My MBA was mostly paid for by an employer and my share was around $3000.

    I couldn’t have been more fortunate to have most of my education paid for and I’m so thankful for it every day.

    Liked by 1 person

    • That is a wonderful way to get an education. I have a professor friend who had two children fortunate enough to get tuition-free degrees. There can be drawbacks, as you mentioned, like limited majors, etc., but mostly the pros outweigh the cons. Even without having a parent working at a college/university, obtaining a degree doesn’t have to send anyone to the poorhouse. I know education costs have skyrocketed but it’s still possible to get the degree you want without incurring huge debt – it just takes some planning and strategizing. I’m already prepping our little Mini Monster to start thinking outside the box when it comes to higher education. Although, by the time she’s ready to go to college it’ll probably all be virtual. :)


  3. I was very lucky because city university was practically free when I attended college. Decades later when I got my masters, I took out a loan of app. $13K to also attend a city university, which was walking distance from my NYC apt. That’s where I met Mr Groovy so I like to say that my $13K got me a husband! We paid off my loan when we sold our condo.

    If you’re strategic and thoughtful there are ways to get a degree without incurring massive debt. IMO there are very few professions and college Institutions worth going into debt for.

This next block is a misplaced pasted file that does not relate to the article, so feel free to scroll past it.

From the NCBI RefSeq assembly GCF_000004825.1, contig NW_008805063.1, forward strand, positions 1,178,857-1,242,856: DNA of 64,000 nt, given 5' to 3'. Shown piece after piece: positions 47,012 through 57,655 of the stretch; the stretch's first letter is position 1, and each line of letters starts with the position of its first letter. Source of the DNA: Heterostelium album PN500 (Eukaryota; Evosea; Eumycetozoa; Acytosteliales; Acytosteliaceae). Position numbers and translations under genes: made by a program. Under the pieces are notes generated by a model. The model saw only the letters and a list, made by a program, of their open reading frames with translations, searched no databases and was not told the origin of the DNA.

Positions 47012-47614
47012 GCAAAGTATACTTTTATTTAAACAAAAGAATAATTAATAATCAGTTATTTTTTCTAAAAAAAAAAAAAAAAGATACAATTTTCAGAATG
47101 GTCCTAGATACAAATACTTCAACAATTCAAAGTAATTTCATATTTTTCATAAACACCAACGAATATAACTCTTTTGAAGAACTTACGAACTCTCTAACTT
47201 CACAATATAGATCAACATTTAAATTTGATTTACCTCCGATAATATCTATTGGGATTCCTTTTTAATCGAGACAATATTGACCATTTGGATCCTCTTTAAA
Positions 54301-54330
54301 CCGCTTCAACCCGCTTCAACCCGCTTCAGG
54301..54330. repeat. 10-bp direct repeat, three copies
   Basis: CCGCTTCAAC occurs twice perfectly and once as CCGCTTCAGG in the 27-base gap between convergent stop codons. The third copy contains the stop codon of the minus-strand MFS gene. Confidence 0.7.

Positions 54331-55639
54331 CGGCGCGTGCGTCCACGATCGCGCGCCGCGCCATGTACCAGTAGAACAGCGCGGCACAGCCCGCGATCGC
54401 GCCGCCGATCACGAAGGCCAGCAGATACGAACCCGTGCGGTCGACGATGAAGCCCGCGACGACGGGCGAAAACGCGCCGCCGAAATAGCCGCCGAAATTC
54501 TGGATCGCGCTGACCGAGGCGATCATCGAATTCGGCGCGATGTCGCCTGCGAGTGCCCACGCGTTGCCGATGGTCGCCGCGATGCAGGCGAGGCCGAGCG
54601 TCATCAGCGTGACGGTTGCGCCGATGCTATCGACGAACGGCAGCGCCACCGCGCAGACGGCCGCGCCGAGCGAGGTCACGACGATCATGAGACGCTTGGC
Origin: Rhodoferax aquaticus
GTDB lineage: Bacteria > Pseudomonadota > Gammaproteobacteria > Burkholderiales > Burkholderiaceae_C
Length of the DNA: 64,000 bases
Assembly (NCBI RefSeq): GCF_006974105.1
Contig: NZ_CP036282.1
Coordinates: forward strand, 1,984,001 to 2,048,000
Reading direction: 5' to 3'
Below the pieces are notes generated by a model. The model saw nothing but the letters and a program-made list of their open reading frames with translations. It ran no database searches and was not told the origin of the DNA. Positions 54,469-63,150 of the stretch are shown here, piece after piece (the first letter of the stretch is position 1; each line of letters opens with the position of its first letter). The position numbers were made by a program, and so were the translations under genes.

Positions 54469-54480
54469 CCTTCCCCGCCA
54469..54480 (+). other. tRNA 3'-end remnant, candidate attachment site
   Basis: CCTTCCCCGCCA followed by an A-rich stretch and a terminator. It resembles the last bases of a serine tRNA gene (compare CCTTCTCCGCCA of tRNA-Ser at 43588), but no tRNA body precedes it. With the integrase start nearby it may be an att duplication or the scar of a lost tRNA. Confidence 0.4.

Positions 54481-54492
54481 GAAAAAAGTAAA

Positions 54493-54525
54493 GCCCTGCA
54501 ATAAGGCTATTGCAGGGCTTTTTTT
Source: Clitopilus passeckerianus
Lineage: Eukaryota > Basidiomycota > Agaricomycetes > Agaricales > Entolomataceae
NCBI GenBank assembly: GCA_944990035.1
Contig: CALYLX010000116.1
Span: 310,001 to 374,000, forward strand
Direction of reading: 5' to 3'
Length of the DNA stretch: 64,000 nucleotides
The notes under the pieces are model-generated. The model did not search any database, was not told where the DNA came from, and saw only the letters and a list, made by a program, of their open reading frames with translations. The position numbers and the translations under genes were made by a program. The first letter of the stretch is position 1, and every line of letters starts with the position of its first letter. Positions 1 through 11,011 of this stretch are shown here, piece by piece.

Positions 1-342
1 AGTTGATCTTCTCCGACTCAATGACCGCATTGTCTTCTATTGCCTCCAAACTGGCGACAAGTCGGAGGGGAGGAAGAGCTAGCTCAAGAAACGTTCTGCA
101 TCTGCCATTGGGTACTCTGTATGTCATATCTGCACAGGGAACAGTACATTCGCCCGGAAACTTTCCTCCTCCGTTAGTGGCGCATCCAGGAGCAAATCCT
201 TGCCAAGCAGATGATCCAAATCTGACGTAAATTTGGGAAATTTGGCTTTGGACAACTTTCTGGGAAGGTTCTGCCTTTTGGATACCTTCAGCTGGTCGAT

Liked by 1 person

    • I totally agree with you on that last point. Unless you’re accepted into a top-notch professional school that will guarantee connections after graduation, it is likely not worth incurring debt. I get really frustrated with young people thinking higher education will inevitably plunge them deep into debt. In their defense though, it’s what everyone accepts as truth because it’s what mainstream media pushes. Ugh.


  4. I love reading how other folks handle the decisions about funding their educations. We are in massive student loan debt, though we don’t regret the decision. As a graduate student in an engineering field, I was fortunately able to receive a stipend to cover tuition + living expenses. At the same time, though, my wife went to a private dental school in pursuit of her dream to become a dentist. Between that education + loans from undergraduate school that we both had, we somehow ended up over $500k(!) in debt by the time we had finally graduated. We’re three years into our climb back out. The education wasn’t “worth” the price tag yet, but it moves toward that direction with each passing month.

    Thanks for the article.

    Liked by 1 person

    • Wow! That’s is pretty impressive debt. Thank goodness you and your wife are are in high income fields and are also smart enough to focus on eliminating the debt over inflating your lifestyle. It sounds like you’re definitely on the right track!